British parliamentarians demand their country intervene to release Alaa Abdel-Fattah from prison

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British parliamentarians have demanded their country’s foreign affairs minister intervene firmly to save the life of political activist Alaa Abdel-Fattah and help release him from prison in Egypt and enable him to travel to the United Kingdom, where he holds citizenship in addition to his Egyptian citizenship. The Egyptian Ministry of the Interior had issued a brief statement. It announced that it had transferred Abdel-Fattah from Tora Prison to the Reform and Rehabilitation Center in Wadi al-Natrun, in response to the National Council for Human Rights request.

Laila Soueif, Abdel-Fattah’s mother, had said she fears she will never see her son alive again as he has been on a hunger strike for nearly six weeks in protest of his prison conditions. She added that an officer warned her, during a visit to her son in his prison in Cairo, that he might prevent her from revisiting him after she complained of violations. Several Egyptian mothers had petitioned the National Council for Human Rights to make all possible efforts to transfer political activist Alaa Abdel-Fattah from his prison cell to a prison hospital in light of the harmful health conditions after his hunger strike exceeded its fortieth day.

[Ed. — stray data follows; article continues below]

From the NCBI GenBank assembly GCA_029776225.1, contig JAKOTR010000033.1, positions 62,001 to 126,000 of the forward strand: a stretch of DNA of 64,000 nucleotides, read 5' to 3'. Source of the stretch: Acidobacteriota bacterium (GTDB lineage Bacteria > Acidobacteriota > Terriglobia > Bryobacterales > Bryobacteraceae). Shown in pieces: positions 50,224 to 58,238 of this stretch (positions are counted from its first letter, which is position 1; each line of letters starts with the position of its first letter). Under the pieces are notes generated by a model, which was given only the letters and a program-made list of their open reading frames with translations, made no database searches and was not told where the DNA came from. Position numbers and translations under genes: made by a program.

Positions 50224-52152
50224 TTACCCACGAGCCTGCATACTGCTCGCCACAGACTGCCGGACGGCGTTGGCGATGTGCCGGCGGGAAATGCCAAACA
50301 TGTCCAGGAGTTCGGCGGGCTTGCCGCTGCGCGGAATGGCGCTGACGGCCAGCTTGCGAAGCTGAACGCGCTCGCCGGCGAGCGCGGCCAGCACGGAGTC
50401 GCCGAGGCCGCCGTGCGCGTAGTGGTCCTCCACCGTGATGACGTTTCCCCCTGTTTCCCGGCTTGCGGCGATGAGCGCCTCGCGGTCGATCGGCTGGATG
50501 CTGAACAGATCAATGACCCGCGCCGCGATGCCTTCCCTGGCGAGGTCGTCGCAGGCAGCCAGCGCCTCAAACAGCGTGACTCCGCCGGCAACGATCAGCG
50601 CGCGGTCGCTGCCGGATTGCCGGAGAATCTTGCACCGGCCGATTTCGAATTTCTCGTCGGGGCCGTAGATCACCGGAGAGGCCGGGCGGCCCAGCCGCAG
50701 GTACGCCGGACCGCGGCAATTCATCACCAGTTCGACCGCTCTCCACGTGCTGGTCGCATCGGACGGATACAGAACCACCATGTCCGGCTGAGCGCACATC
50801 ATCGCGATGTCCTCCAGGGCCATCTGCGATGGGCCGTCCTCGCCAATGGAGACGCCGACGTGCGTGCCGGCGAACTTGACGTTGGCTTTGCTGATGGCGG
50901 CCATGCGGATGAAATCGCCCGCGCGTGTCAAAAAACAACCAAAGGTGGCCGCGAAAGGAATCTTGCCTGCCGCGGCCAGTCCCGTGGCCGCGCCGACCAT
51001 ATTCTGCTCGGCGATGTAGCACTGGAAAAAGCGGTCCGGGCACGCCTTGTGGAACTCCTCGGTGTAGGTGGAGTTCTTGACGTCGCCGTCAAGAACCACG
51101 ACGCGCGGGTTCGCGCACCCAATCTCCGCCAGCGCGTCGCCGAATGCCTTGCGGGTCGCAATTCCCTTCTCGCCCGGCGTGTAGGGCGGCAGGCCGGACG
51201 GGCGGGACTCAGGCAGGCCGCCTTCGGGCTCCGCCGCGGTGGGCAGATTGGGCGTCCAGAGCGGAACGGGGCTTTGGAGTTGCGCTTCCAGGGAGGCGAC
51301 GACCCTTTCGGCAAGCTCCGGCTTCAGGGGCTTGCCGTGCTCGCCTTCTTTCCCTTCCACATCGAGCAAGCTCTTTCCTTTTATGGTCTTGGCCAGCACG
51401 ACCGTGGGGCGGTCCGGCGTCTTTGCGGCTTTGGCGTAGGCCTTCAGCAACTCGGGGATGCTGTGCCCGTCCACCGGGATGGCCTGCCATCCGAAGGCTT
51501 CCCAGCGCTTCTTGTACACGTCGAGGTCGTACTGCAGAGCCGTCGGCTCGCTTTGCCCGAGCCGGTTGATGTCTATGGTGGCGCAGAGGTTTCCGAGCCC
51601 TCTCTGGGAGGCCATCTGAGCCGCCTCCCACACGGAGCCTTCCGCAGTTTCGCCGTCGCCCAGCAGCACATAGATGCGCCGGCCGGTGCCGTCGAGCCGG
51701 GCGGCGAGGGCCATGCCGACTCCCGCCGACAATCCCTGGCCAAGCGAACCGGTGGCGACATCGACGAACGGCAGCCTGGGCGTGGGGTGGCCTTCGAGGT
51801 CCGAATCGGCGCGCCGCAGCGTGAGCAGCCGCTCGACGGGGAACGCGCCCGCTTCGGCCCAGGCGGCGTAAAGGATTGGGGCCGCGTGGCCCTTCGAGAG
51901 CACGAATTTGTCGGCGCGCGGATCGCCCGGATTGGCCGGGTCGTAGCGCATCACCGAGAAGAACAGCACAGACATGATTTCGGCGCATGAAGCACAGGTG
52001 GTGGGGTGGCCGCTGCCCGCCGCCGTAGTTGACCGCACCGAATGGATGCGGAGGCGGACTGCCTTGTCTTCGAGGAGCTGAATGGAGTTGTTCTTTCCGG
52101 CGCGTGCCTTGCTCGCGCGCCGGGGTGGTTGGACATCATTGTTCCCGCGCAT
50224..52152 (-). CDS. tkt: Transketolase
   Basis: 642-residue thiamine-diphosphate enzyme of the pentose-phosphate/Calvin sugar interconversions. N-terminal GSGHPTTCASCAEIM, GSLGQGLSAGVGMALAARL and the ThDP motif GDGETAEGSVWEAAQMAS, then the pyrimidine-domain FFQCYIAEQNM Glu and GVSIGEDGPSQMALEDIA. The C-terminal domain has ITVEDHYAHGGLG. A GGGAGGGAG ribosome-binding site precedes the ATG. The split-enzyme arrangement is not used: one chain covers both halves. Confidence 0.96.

Abdel-Fattah’s sister, Mona, had talked about his poor health and the prison administration’s refusal to register his hunger strike, in addition to the continued prevention of some rights guaranteed to him by law, such as the right to exercise, read books and newspapers and listen to the radio. At the beginning of last April, Abdel-Fattah announced the start of a hunger strike.

A member of the Presidential Pardon Committee, Kamal Abu Aita, had announced that the committee had submitted lists of hundreds of human rights activists, lawyers and journalists to demand their release. The lists included the name of Abdel-Fattah.